Bringing tenants along on the net-zero journey

Last month the Government announced the next stage of the Social Housing Decarbonisation Fund, making £160 million available for social housing providers to upgrade existing housing stock and to improve energy performance by 31 January 2023.

And in the run up to COP26, we’re still eagerly awaiting the long-promised Heat and Buildings Strategy, building on the Government’s 10 Point Plan for a Green Industrial Revolution, to give clearer guidance on exactly how housing providers, homeowners and builders should reduce carbon emissions from homes.

There’s also been much wrangling in the media about the government’s gas boiler ban, all part of the roadmap towards the Future Homes Standard. Will the government stick to its guns about banning the sale of new gas boilers from the mid-2030s? Or will it instead rely on households making the choice to switch to heat pumps or other forms of electric heating by themselves, by nudging them on pricing? And what about new homes? Will the Committee on Climate Change recommendation to ban all new homes from being connected to the gas grid by 2025 come to fruition?

Some of the answers should be with us soon, but in the meantime, social housing providers still have targets to bring their housing stock to an EPC rating of C or better by 2030.

As discussed in my article last month, more than four million homes in the North need to be upgraded to reach an Energy Performance Certificate (EPC) level C. And whatever your views about the tactics used by Insulate Britain in recent demonstrations, without adequate insulation for our homes we will still be pouring carbon into the atmosphere and continuing to over-heat the planet.

 

All of this is going to mean a huge change for tenants, both in terms of understanding why the upgrades need to be made to their homes and also getting to grips with how new technologies should be used.

The amount of jargon around net zero is astounding. From net zero to carbon neutral, to embodied carbon to operational carbon, through to air source and ground source heat pumps, hydrogen boilers and photovoltaic panels – these are all technologies and terminologies that remain a mystery to many people.

And despite all the hype, I hear that YouGov research commissioned by Home Group found that nearly two-thirds of social housing residents have never even heard of the term ‘net zero’.

More broadly, a poll of 2,000 people living in all types of housing discovered that while 80% felt environmental sustainability is important, they were less sure about how their homes would need to change.

This confusion and concern from residents has led to consumer organisations Citizens Advice and Which? recently joining the Federation of Master Builders and the Aldersgate Group in an open letter to the Prime Minister, calling on the Government to do more to help people decarbonise their homes, including by providing better information.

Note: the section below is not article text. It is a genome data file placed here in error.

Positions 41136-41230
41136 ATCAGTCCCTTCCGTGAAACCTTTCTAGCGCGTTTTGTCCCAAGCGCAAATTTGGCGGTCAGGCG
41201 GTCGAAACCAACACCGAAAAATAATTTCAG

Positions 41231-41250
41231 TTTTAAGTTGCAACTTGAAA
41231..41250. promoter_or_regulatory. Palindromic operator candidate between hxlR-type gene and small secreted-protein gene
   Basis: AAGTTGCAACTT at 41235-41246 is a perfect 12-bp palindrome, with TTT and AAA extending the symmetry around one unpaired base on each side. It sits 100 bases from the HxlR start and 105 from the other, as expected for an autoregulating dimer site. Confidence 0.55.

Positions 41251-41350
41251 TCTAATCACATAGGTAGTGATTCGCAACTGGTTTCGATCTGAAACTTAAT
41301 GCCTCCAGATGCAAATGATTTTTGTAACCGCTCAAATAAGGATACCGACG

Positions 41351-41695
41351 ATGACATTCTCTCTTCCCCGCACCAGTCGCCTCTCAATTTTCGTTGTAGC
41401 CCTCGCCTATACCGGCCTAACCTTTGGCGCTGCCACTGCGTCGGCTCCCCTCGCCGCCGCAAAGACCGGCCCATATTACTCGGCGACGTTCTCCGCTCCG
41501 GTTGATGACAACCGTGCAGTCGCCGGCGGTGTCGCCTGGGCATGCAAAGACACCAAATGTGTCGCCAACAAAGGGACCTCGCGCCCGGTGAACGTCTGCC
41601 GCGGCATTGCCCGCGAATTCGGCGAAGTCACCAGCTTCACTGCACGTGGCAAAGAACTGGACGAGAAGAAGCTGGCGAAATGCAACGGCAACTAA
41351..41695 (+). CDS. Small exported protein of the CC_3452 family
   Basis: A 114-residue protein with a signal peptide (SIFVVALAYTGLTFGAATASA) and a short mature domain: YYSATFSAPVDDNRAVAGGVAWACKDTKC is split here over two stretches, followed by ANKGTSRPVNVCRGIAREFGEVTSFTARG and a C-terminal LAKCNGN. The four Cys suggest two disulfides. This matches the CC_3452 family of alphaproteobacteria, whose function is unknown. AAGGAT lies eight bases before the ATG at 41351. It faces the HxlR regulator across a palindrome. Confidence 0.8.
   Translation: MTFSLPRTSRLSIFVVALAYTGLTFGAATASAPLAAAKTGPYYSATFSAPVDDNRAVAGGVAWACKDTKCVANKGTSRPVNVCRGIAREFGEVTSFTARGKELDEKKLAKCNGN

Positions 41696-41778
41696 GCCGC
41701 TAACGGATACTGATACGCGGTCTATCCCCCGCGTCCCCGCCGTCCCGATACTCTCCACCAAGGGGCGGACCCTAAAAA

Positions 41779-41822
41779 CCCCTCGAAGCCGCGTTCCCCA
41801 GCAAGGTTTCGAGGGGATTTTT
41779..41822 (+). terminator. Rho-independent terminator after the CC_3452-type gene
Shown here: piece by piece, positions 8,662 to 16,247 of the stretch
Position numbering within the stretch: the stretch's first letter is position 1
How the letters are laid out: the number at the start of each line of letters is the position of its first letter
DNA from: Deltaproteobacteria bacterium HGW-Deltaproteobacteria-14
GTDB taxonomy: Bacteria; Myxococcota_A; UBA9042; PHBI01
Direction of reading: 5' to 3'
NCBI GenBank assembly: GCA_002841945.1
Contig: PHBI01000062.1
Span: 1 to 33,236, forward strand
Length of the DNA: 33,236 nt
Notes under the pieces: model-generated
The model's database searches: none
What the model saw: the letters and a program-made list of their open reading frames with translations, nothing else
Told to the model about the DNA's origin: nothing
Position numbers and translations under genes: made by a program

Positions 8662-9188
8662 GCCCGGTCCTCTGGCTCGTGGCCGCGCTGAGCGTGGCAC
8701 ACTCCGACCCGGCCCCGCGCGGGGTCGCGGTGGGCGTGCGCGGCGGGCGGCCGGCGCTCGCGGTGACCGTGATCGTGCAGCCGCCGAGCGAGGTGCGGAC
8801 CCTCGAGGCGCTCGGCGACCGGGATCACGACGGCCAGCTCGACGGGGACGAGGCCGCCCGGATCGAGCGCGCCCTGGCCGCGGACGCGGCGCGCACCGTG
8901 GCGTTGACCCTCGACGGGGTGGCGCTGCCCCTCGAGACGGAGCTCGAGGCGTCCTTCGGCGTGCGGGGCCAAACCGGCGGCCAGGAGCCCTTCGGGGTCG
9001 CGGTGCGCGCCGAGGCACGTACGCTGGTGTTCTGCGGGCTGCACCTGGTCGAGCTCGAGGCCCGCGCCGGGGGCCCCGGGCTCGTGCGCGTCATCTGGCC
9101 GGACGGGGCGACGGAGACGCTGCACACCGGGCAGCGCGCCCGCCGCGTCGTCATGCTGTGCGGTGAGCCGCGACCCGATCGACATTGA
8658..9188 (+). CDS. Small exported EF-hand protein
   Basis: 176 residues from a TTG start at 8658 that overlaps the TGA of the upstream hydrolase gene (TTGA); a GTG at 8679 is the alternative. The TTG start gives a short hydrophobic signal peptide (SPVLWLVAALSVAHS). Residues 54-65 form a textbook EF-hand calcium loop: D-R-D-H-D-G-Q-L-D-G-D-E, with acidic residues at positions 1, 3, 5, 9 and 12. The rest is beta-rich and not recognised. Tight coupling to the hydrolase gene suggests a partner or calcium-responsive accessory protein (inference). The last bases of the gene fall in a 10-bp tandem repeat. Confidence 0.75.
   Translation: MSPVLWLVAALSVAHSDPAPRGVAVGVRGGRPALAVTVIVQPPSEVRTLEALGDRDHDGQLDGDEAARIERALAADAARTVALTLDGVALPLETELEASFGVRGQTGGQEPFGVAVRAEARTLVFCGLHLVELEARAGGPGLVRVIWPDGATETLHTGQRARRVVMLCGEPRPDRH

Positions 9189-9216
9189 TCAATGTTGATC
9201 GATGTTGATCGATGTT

Critically, the letter stated;

“Many people have difficulty understanding what home technologies to install. There is too little information about the different options available and the benefits they’re intended to deliver. People need accessible, unbiased guidance on the changes needed for their homes and how to make them.”

The letter also highlighted the need for the Government to put in place adequate consumer protection for those embarking on upgrades to their homes, along with financial support for people who are fuel-poor, vulnerable or less able to afford the works.

There is clearly a huge gap in knowledge and understanding of what role we can all play in reducing carbon emissions.

In an attempt to address this lack of information and understanding, our partners at the Northern Housing Consortium (NHC) have launched their Social Housing Climate Jury. Together with partners Karbon Homes, Thirteen Group, Yorkshire Housing, Salix Homes, and First Choice Homes Oldham, NHC are working to understand how tenants, social housing providers and others can work together to tackle climate change in our homes and neighbourhoods.

The Jury has brought together a representative and inclusive group of social housing tenants to learn from and question invited experts, to undertake personal and group reflection, where possible to reach consensus, and to deliver a mandate for action that can be taken up by the sector at large.

The group has been meeting online over 10 weeks since July to explore views on retrofit, specific measures and any preference for how these interventions should be implemented in their homes and neighbourhoods.

The findings will be revealed at the Northern Housing Summit on the 2nd and 4th November. Early indications suggest residents want to know how being more energy efficient will save them money and keep them warmer

Meanwhile, if you’re taking the first steps to retrofit your housing stock, consider using CPC free to use frameworks such as our Energy Efficiency Consultancy Services (N8C) framework, which covers local suppliers who are able to provide energy surveys and recommendations. Together with the Energy Efficiency Measures and Associated Works (N8) framework, which includes specialist installers in insulation and heating, this approach is simple to use, fast and efficient meaning you have a compliant procurement route to access local companies who are proven to have the necessary knowledge and expertise.

Energy Efficiency Framework >

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